Monday, July 14, 2014

Hobson's Choice (1954): Biting humor and surprising warmth

Title: Hobson's Choice
Director: David Lean
Language: English
Rating: Not Rated

Watching Hobson's Choice made me happy. It's British comedy at its best, with brilliant characters, a tender and hilarious romance, and a satisfying ending.

Set in the late 19th century in England, the movie features Henry Hobson (Charles Laughton), who runs a bootmaking business and who abandons his shop every day to go drinking. He lets himself do this because he's got three grown daughters running the shop for him for free; the younger two are a bit flighty, but the oldest, Maggie (Brenda de Banzie), is smart and has a strong business acumen. He's counting on the fact that she'll remain a spinster and take care of him and his shop until he dies; he's also not too eager to marry off his younger daughters, Alice (Daphne Anderson) and Vicky (Prunella Scales), as he's reluctant to spend money on a wedding. In this way the movie starts: Maggie overseeing the shop and the other daughters helping out, while a talented but extremely humble boothand, Will Mossop (John Mills), toils away in the cellar to make the high-quality footwear the shop is known for. Henry Hobson, in the meantime, drinks and jokes around.

The Hobson family in Hobson's Choice

Maggie, however, has no intention of staying under her father's thumb for the rest of her life. She comes up with a plan to marry Will Mossop and set up a bootmaker's shop with him, where she manages the business and he makes the boots; this would not only give her far greater independence than she's ever had, but also put her into competition with her father, who has always taken her business skills for granted.

Will Mossop is terrified when his boss's daughter announces her intentions to marry him. He's uneducated, belongs to a lower social class and has no spine to speak of; his meek nature and dab hand at making boots are about his only distinguishing qualities. With echoes of Pygmalion, Maggie sets about polishing him up a little, improving his literacy and giving him more confidence; unlike Pygmalion or My Fair Lady, she does this without any contempt towards him, only affection and proud encouragement, a determination to make him believe in himself.

Maggie and Will's wedding meal

The results are one of the best ever on-screen portrayals of a happy marriage. Will remains essentially himself, only with a greater ability to hold his head up and speak sharply when necessary. Maggie, in essentials, also remains the same; she's hard-working, tough, clever and looks out for everyone's best interests, including her younger sisters' and even her father's at the end. Although their courtship starts out more as a practical arrangement, Maggie and Will bring out the strengths in each other's characters, discover they have a genuine sexual chemistry, and love each other (the wedding night and morning after scenes in this movie are full of sweetness and hilarity).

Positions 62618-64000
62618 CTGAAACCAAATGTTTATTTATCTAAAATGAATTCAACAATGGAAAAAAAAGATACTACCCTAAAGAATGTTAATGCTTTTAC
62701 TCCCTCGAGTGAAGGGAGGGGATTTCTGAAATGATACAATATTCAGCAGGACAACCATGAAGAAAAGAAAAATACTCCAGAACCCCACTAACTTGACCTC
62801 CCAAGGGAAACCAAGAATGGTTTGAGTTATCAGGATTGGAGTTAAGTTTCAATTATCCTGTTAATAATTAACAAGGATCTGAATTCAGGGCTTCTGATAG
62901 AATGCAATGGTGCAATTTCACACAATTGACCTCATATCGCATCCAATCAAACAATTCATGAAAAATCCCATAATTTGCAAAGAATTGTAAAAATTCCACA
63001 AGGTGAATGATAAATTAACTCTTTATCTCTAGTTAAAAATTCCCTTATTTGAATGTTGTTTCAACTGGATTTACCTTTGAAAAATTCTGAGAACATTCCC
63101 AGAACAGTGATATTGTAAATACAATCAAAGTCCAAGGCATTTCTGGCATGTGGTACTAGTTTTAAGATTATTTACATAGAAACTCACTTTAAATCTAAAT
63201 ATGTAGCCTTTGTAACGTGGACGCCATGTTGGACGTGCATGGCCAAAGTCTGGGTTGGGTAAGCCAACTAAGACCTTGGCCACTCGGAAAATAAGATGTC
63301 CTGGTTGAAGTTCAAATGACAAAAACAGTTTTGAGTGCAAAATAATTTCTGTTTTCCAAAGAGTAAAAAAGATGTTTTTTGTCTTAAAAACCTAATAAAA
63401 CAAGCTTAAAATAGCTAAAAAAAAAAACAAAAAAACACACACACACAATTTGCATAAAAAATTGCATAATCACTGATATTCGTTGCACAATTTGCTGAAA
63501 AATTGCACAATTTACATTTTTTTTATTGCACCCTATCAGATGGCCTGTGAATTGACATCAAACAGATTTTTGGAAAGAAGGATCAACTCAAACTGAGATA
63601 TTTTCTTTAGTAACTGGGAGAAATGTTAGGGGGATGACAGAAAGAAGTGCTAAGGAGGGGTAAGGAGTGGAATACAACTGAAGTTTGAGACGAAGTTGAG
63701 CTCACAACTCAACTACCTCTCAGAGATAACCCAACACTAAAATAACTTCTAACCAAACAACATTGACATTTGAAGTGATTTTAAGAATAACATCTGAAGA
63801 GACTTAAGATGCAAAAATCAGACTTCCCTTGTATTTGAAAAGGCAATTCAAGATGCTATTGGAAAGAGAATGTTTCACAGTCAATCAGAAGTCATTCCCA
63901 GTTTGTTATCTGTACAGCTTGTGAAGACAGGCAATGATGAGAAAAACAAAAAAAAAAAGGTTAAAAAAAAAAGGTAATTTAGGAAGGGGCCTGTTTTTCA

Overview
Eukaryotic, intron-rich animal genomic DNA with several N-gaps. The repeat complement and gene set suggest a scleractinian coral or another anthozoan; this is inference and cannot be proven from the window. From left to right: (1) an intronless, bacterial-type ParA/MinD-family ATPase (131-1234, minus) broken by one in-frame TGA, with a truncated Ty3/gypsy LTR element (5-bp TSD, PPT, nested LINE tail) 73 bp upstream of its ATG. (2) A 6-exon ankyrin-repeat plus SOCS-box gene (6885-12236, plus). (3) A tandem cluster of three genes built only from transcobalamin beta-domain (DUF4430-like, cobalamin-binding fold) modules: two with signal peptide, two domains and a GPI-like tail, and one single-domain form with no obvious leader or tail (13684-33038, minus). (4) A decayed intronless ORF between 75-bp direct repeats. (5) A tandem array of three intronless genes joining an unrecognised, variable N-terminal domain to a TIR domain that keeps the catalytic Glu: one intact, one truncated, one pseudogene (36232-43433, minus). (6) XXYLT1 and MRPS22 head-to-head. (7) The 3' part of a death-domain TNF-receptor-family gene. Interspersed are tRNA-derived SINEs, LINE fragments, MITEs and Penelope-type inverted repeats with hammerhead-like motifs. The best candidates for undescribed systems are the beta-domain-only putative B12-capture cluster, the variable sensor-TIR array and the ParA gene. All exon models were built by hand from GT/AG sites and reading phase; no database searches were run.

It's also refreshing to watch a movie where the wife doesn't lose her personality after marriage and where a firm, domineering woman is also capable of tenderness; in a lesser movie, the filmmakers might have given her no warmth at all and turned her into a caricature of a "manly woman."

Maggie and Will on a date

What about Henry Hobson? After his daughter pulls the rug out from under him, what does he do? The movie gives him a fall from pride, though he'll never admit to it. He keeps up the pretense of being in control. I liked how the movie contrasts his own domineering nature with his oldest daughter's. Maggie might take charge of everything, but she doesn't treat people disrespectfully or consider herself too superior to work hard on what needs to be done. Her father, on the other hand, has a bullying nature and treats the shop as his own little empire, run by unpaid or poorly paid minions who keep things going while he goes off to enjoy himself.

Laughton, de Banzie and Mills are fantastic here, stepping fully into their roles, not slipping out of character ever. The movie is also visually beautiful in unexpected ways; for instance, there's comic poetry in the scene where a drunk Hobson chases the reflection of the moon across puddles and the window of a nearby shop. It's a well-made film in pretty much every respect.

*All images link back to their sources (Criterion Confessions, Independent Cinema Office, and Flixster Community).